Jaleel White played the role of Steve Urkel on the long-running television sitcom “Family Matters.” The character was the young neighbor of the Winslow family and we never really got to know his parents, but Steve was ever present in the Winslow home and he this brilliantly constructed and masterfully portrayed character changed television forever. We learned so many lessons from Urkel as a society, that it made us stop and think about how we treat people. Even more, it gave tv writers something to think about in the construction and creation of the characters that were written into their programs as well. You might say that Urkel was a revolutionary character in that we saw him undergo a metamorphosis. It’s the stuff that fairy tales are made of. If you haven’t stopped to think about how Urkel impacted television as well as the general public, consider the following.
Urkel was a juxtaposition
We met the character when he was just a little boy. Steve Urkel was a brainiac, but he was terribly annoying. He was dense and obtuse and he had an irritating laugh that caused him to snort. He’s the kind of kid that you hate to see come around because he’s not only irritating, he’s accident prone and apt to break your things or make something go wrong. It’s hard to stay mad at him because his heart is always in the right place, he’s just not lucky.
He’s oblivious to his own character flaws
Steve Urkel blunders through a series of social miscues and he doesn’t seem to realize how annoying he is most of the time. On the rare occasions when he realizes his own shortcomings, it’s heartbreaking and the Winslows can’t allow him to get down on himself. It’s during the times that he points out the things that drive everyone else crazy, that they all realize they’ve been pretty hard on him. He’s a good person but he’s become the scapegoat at school at the Winslows and almost everywhere else he goes. He’s the quintessential nerd and consequently, the kind of guy people try to avoid.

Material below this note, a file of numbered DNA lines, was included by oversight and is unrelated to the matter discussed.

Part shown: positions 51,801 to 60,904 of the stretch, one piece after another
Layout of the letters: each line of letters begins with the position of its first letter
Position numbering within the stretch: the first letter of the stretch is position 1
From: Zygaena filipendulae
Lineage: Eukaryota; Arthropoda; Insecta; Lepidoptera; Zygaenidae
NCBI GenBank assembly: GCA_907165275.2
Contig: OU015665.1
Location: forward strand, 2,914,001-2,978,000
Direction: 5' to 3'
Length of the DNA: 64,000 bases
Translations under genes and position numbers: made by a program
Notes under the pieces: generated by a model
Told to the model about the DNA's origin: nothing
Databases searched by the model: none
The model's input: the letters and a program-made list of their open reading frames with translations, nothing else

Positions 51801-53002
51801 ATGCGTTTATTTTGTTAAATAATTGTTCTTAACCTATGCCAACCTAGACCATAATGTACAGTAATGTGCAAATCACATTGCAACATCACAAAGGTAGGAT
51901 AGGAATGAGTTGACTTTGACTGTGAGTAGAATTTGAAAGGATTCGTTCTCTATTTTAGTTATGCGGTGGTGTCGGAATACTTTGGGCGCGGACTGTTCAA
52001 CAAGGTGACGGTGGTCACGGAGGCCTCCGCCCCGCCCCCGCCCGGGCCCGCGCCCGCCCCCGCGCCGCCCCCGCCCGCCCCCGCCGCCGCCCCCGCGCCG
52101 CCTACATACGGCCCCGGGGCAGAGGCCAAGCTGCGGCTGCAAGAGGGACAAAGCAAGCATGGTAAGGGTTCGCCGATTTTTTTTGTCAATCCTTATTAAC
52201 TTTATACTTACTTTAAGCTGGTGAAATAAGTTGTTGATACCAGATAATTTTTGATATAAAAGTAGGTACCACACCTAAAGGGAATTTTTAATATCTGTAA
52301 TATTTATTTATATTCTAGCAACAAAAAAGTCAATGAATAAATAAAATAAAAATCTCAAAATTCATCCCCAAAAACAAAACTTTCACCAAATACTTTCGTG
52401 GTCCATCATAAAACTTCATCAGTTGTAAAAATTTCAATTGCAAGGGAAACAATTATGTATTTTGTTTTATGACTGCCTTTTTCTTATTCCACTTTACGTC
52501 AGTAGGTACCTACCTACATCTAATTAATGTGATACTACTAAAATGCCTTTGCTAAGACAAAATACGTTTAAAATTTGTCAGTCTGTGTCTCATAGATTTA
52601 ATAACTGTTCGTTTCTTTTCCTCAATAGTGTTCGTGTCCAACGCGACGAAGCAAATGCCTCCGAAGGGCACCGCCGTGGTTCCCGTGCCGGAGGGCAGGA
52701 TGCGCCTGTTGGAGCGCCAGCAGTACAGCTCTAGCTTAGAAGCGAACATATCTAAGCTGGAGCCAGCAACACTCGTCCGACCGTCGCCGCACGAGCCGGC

Lovestruck nerds are a pain
Urkel spends most of his young life tragically in love with his peer/neighbor Laura Winslow. She clearly has no interest in him and spurns all of his romantic overtures, but he’s hopelessly in love with her. He gets a taste of his own medicine when Mayra develops a crush on him and pursues him like he’s an eligible bachelor from Dogpatch USA.
Just when we think the tides are turning and Steve turns his attention to Mayra and away from Laura, we’re dealt yet another surprise. For several years we’ve watched little Stevie Urkel grow up into a teenager. Laura has always cared about him because even though he’s been intolerable, he’s been a very good friend to her and the entire family. Steve is a young genius. His demeanor, high hitched pants that go well above the waist and are hiked too far above his ankles goes through some serious changes. He develops a special chamber that transforms him from the awkward and clumsy nerd character of Steve Urkel to the dashing and sophisticated Stee van Ur’kel.
A new look at an old character
For the first time in the series, Jaleel White, who is a strikingly handsome young man is allowed to shine. Not for his brilliant portrayal of Urkel, which is undeniable, but for the young man created in Urkel’s image only with dapper polish and shine, Stefon. He becomes the perfect man. He’s suave, handsome, intelligent and he’s packing a whole lot of charisma. Girls who once turned the corner to avoid him are seeking out his company and want his attention.
The message Steve Urkel Sent to all
The character that we watched grow and change throughout the years always had tremendous potential within him. He bore a great deal of scorn as many people do in real life. It’s all part of finding our identities and Steve taught us that life is a series of changes and self-discovery. He also taught us that we can possess all of the talent, charisma, esteem, and respect of others, but if we can’t be ourselves, we’ve lost out on everything that we were meant to be. There is potential in every person but sometimes you have to look beyond the surface and realize that the tables can turn at any moment. He forever changed television, but he also taught everyone who followed the show some valuable life lessons.